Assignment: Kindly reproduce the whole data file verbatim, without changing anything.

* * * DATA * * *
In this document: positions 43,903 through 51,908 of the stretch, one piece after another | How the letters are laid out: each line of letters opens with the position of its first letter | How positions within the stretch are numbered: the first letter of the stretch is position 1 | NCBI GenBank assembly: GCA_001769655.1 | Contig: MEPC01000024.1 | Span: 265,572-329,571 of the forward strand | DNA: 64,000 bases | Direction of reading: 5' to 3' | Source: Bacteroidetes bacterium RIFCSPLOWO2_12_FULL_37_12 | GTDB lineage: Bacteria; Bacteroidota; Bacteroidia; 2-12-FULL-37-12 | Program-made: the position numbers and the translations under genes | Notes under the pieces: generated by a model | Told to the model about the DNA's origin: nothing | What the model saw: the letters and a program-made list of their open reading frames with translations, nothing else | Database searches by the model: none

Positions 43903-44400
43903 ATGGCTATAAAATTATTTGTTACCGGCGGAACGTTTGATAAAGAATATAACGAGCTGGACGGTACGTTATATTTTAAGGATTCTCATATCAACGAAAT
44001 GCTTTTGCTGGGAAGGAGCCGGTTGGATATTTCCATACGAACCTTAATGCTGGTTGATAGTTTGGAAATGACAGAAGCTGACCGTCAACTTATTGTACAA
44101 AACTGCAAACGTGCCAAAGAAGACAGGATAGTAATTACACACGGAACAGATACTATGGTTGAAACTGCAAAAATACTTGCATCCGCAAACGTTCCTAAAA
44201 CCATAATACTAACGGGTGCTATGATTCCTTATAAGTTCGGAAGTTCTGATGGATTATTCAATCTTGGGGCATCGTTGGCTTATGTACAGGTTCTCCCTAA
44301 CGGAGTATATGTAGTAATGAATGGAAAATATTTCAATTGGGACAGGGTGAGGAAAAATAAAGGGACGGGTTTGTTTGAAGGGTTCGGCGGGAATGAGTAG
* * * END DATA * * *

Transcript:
In this document: positions 43,903 through 51,908 of the stretch, one piece after another | How the letters are laid out: each line of letters opens with the position of its first letter | How positions within the stretch are numbered: the first letter of the stretch is position 1 | NCBI GenBank assembly: GCA_001769655.1 | Contig: MEPC01000024.1 | Span: 265,572-329,571 of the forward strand | DNA: 64,000 bases | Direction of reading: 5' to 3' | Source: Bacteroidetes bacterium RIFCSPLOWO2_12_FULL_37_12 | GTDB lineage: Bacteria; Bacteroidota; Bacteroidia; 2-12-FULL-37-12 | Program-made: the position numbers and the translations under genes | Notes under the pieces: generated by a model | Told to the model about the DNA's origin: nothing | What the model saw: the letters and a program-made list of their open reading frames with translations, nothing else | Database searches by the model: none

Positions 43903-44400
43903 ATGGCTATAAAATTATTTGTTACCGGCGGAACGTTTGATAAAGAATATAACGAGCTGGACGGTACGTTATATTTTAAGGATTCTCATATCAACGAAAT
44001 GCTTTTGCTGGGAAGGAGCCGGTTGGATATTTCCATACGAACCTTAATGCTGGTTGATAGTTTGGAAATGACAGAAGCTGACCGTCAACTTATTGTACAA
44101 AACTGCAAACGTGCCAAAGAAGACAGGATAGTAATTACACACGGAACAGATACTATGGTTGAAACTGCAAAAATACTTGCATCCGCAAACGTTCCTAAAA
44201 CCATAATACTAACGGGTGCTATGATTCCTTATAAGTTCGGAAGTTCTGATGGATTATTCAATCTTGGGGCATCGTTGGCTTATGTACAGGTTCTCCCTAA
44301 CGGAGTATATGTAGTAATGAATGGAAAATATTTCAATTGGGACAGGGTGAGGAAAAATAAAGGGACGGGTTTGTTTGAAGGGTTCGGCGGGAATGAGTAG